Andy Church is the Founder and President of Insight Quality Services. He is a quality control professional who has strived throughout his career to bring better quality products to the North American and European markets.
In 2002 Andy moved to Shenzhen, China as an inspection, auditing, and testing manager for STR—a company which later went public and was purchased by multi-billion-dollar safety certification company, UL. He spent nearly 9 years at STR, working his way up to the director level by leading international teams through complex transitions, expansions, and periods of rapid growth.
After finishing his time at STR, he transitioned into a role as partner and director at AsianOps, Ltd., which provides single-source supply chain and quality solutions. He then served as CEO of Quality Control Services (QCS), a company which specializes in consumer product inspections, as well as factory evaluations and audits.
He grew QCS’s key accounts by 75% annually, expanded the company’s operations throughout Asia, and provided quality assurance services to multi-billion-dollar US retailers. After 12 years in China, Andy took the leap into entrepreneurship and founded Insight Quality Services¬, which he has been running since 2014.
Andy is both a Certified Quality Inspector (CQI) and a Certified Manager of Quality/Organizational Excellence (CMQ/OE), as certified by ASQ. He serves as President Elect on the board of ICPHSO—the International Consumer Product Health and Safety Organization—which attracts a global membership of health and safety professionals and hosts the industry’s leading annual conference.
Insight Quality Services is a US-owned quality assurance, quality control, and sourcing company. Founded by Andy Church, it is based in Dallas, TX and has two offices in China. The company was founded in 2014 with a focus on providing inspection and auditing services for companies selling consumer packaged goods.
Today, Insight’s customers range from small eCommerce sellers to multi-billion-dollar retailers and span many industries. Their services have evolved to include sourcing assistance and laboratory testing consultancy. The company has also developed partnerships in countries such as Vietnam, India, and others, enabling them to offer inspection and auditing services throughout Asia.
Insight’s sourcing capabilities have grown in recent years, and they are well-positioned to assist customers who want to identify and qualify manufacturers and ensure that suppliers are capable of meeting all requirements for quality, social accountability, environmental accountability, and any other requirements.
Insight is fully AQSIQ licensed in China, allowing them to conduct inspections and factory audits throughout the country.
In early 2020, with the COVID-19 pandemic impacting much of the world, Insight began to leverage their in-house sourcing expertise to assist customers who needed to acquire personal protective equipment in China.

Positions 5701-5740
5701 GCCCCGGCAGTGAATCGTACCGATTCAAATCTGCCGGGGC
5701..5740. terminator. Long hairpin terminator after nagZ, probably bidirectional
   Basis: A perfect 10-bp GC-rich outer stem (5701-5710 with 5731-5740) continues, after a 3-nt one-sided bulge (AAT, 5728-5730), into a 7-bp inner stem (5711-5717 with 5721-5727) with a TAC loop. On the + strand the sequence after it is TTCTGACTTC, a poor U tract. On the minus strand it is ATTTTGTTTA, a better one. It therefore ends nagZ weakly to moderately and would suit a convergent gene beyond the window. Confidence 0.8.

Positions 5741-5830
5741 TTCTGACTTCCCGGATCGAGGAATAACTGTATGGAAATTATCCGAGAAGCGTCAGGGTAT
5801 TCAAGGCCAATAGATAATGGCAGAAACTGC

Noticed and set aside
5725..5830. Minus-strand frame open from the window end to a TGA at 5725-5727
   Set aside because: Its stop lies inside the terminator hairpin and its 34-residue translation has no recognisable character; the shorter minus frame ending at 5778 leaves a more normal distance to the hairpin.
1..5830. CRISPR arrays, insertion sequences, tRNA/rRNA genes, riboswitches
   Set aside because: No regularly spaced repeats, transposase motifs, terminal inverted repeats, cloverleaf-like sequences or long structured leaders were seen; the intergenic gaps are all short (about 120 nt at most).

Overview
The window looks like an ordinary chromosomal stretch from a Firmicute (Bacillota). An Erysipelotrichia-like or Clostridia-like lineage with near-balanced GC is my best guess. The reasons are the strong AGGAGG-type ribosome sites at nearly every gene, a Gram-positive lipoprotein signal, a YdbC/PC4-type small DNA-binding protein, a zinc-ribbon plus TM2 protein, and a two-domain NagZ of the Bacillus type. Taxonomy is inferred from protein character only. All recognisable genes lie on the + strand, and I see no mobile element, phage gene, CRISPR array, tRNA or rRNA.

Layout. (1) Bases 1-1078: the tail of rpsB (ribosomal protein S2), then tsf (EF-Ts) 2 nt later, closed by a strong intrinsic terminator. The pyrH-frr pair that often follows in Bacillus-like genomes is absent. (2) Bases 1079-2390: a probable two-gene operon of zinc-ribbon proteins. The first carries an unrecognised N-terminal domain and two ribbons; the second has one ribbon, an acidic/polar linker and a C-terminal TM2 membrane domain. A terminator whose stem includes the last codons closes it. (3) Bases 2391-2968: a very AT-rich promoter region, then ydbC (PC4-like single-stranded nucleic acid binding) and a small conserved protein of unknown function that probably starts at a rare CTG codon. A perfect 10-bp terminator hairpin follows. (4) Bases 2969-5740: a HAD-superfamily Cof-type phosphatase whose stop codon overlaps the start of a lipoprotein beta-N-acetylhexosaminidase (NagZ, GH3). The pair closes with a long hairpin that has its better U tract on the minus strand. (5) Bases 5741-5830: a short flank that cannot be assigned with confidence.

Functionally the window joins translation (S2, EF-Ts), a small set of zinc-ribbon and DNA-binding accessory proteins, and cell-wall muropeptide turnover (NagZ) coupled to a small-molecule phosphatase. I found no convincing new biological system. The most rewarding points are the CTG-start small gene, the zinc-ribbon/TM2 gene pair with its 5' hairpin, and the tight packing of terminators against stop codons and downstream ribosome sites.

Many of Insight’s customers saw demand for their existing products dry up and shifted to selling in-demand products such as masks, gloves, face shields, gowns, and disinfectant wipes. The company’s on-the-ground team was able to assist customers by qualifying factories and then maintaining a presence at the manufacturing facilities to ensure product quality.
The PPE industry in China presented many challenges. Countless companies across the country had set up PPE production lines at the start of the year to take advantage of the burgeoning opportunity. With so many inexperienced manufacturers to be found, it took great effort to sort the good suppliers from the bad and get through the vetting process.
Insight’s deep understanding of the Chinese manufacturing sector, along with their rich experience in quality assurance and quality control have helped make them an invaluable partner for their customers—to help them navigate this difficult situation and to see success in the PPE market.
Insight Quality Services is well-positioned to provide sourcing and quality control services to organizations purchasing PPE from China.
Over the last three decades, the United States and other Western countries have become increasingly reliant on manufactured goods from Asia, particularly China.
It seems like every few years there is an increased interest in reshoring production and bringing back jobs, and this is understandable.
But is reshoring a good idea for your company?
There are some cases where reshoring a percentage of production might be important from a strategic standpoint—for example when you’re talking about products like pharmaceuticals, medical supplies, or personal protective equipment. Having access to these items when you need them makes a lot of sense.
But reshoring is not always the right answer for businesses, and it shouldn’t be done as a knee jerk reaction to world events.
Any decision about reshoring needs to be well thought out, weighed against different options, and carefully planned.
So, how do you decide if reshoring is right for you?